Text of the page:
Dream Chaser's First Launch Will Fly to ISS, SNC Outlines Testing and Development Plans Ahead

SNC technicians inspect the Dream Chaser engineering test article (ETA ahead of its second flight test program, expected to begin soon at Edwards AFB in California soon. The first Dream Chaser launch to the ISS will be in 2019, SNC's new flight test program eliminates the need for an orbital flight test before the first CRS-2 flight for NASA. Photo Credit: SNC

SNC technicians inspect the Dream Chaser engineering test article (ETA ahead of its second flight test program, expected to begin soon at Edwards AFB in California soon. The first Dream Chaser launch to the ISS will be in 2019, SNC’s new flight test program eliminates the need for an orbital flight test before the first CRS-2 flight for NASA. Photo Credit: SNC

Yesterday, NASA announced the winners of their multi-billion dollar second round of Commercial Resupply Services (CRS) contracts to resupply the International Space Station (ISS) from 2019 through 2024. SpaceX secured a contract with their Falcon-9 and Dragon systems, and Orbital ATK secured a contract with their Cygnus spacecraft, flying atop their own Antares rocket and ULA’s Atlas-V. And Sierra Nevada Corporation (SNC), who was not selected by NASA when they awarded SpaceX and Boeing big commercial crew contracts, was awarded a cargo contract too, allowing for the dream of their Dream Chaser spaceplane to now become a reality.

In the time since losing the crew contract SNC has been relatively quiet about Dream Chaser development, but they have been busy ever since continuing to upgrade their flight test article, developing a second flight test series for it, speaking with other government space agencies and private companies to find a market for Dream Chaser without NASA funding (read our 1-on-1 interview with SNC regarding an international Dream Chaser HERE), and building the structure of their first operational orbital vehicle (thanks to Lockheed Martin).

Cargo version of the SNC Dream Chaser features foldable wings and can launch inside payload fairing of either an Atlas V or Ariane V. Credit: Sierra Nevada Corporation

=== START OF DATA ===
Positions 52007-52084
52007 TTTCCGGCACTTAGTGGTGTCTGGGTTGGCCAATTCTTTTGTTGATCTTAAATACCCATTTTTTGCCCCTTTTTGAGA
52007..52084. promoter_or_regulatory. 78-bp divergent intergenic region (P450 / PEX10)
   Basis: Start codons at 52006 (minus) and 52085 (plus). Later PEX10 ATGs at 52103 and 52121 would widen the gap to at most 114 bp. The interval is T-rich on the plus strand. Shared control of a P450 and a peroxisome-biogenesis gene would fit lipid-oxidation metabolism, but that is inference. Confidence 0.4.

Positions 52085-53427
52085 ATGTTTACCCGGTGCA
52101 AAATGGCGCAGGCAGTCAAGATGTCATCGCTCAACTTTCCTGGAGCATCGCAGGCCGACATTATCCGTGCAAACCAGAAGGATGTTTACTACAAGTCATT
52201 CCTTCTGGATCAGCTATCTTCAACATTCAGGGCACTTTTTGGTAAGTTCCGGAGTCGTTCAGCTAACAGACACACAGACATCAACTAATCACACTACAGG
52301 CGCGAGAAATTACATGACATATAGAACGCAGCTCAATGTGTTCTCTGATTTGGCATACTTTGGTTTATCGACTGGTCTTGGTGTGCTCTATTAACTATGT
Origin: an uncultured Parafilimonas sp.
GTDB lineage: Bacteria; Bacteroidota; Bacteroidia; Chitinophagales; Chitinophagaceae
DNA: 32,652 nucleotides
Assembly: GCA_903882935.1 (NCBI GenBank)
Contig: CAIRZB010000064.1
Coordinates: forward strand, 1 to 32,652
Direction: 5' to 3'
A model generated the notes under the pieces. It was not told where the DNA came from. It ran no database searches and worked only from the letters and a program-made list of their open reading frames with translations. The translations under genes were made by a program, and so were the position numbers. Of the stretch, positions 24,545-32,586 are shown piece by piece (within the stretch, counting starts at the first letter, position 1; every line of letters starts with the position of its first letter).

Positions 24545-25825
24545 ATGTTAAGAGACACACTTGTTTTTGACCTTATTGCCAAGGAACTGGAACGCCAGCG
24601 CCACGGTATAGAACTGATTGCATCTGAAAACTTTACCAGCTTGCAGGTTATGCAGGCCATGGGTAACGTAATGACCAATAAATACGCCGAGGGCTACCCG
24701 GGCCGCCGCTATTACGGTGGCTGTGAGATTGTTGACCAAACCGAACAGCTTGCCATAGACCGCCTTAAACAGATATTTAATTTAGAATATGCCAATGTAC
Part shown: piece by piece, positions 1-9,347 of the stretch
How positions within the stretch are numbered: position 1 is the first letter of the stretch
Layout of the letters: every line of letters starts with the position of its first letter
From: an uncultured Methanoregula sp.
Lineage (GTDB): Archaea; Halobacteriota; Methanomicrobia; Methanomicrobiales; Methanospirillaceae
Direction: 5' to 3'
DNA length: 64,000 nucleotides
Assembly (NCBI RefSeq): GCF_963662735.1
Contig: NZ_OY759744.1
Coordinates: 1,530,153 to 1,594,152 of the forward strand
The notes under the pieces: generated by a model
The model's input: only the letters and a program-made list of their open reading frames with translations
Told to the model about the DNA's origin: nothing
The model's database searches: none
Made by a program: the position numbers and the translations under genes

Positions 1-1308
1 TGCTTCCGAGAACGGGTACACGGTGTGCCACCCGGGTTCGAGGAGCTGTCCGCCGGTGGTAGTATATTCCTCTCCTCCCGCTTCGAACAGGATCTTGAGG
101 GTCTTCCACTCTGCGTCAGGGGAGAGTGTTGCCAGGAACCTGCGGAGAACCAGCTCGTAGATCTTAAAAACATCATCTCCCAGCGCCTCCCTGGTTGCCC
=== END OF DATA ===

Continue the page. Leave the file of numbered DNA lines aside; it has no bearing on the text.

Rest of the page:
Cargo version of the SNC Dream Chaser features foldable wings and can launch inside payload fairing of either an Atlas V or Ariane V. Credit: Sierra Nevada Corporation

This morning, SNC held a press conference to update the development of their Dream Chaser program, and outlined some details concerning the CRS-2 contract and how Dream Chaser will operate on those ISS resupply missions.

“The SNC team is readying the test article in order to arrive at NASA’s Armstrong Flight Research Center (Edwards AFB, Ca) early this year to begin its second flight test program (no dates given), and our strategic partner, Lockheed Martin, is leveraging best practices in tooling and composites to manufacture the first orbital Dream Chaser spacecraft,” said Mark Sirangelo, corporate vice president, SNC’s Space Systems. “Both efforts have been ongoing simultaneously and we are very pleased with the progress to date.”

SNC put their test article through its first free flight Approach and Landing test, or ALT-1, at Armstrong two years ago, and the test went about as good as SNC could have hoped for, until it came time to land. When the command was given to deploy its landing gear, only two of its three gear deployed, causing the vehicle to skid off the runway and sustain minor structural damage. The problem was blamed on a mechanical issue with the specific landing gear, rather than something related to bad software (none of the primary systems that gave the commands that control the flight failed or had any problems).

“The 99% of the flight that we really wanted to get  – which was does this vehicle fly, is it able to be controlled, does the software work, can we autonomously fly the vehicle in to approach and land on a runway – all that was 100% successful,” said Sirangelo. “In fact, we probably performed better than the original test standards were meant to be.”

SNC says they have made significant structural and systems improvements to that test article, including the composite wings and aeroshells, and invested heavily in maturing the vehicle’s orbital avionics, guidance navigation and control, the flight software, and employed a number of new processes, all of which will be used on the orbital vehicle as well. Finally, the advanced orbital Thermal Protection System (TPS) was installed on the ETA skid in order to do advanced testing of the actual orbital TPS.

SNC hopes to get everything they need out of one free flight ALT test, but they will fly more if needed.

One of the significant upgrades is that the test article will conduct its flight test(s) with orbital avionics software this time, the same which the autonomous Dream Chaser CRS-2 cargo variant will use on its missions to and from the ISS. In doing so, SNC will earn direct certification credit out of the upcoming flight test series from NASA, therefore eliminating the need for an orbital flight test before operational CRS-2 missions.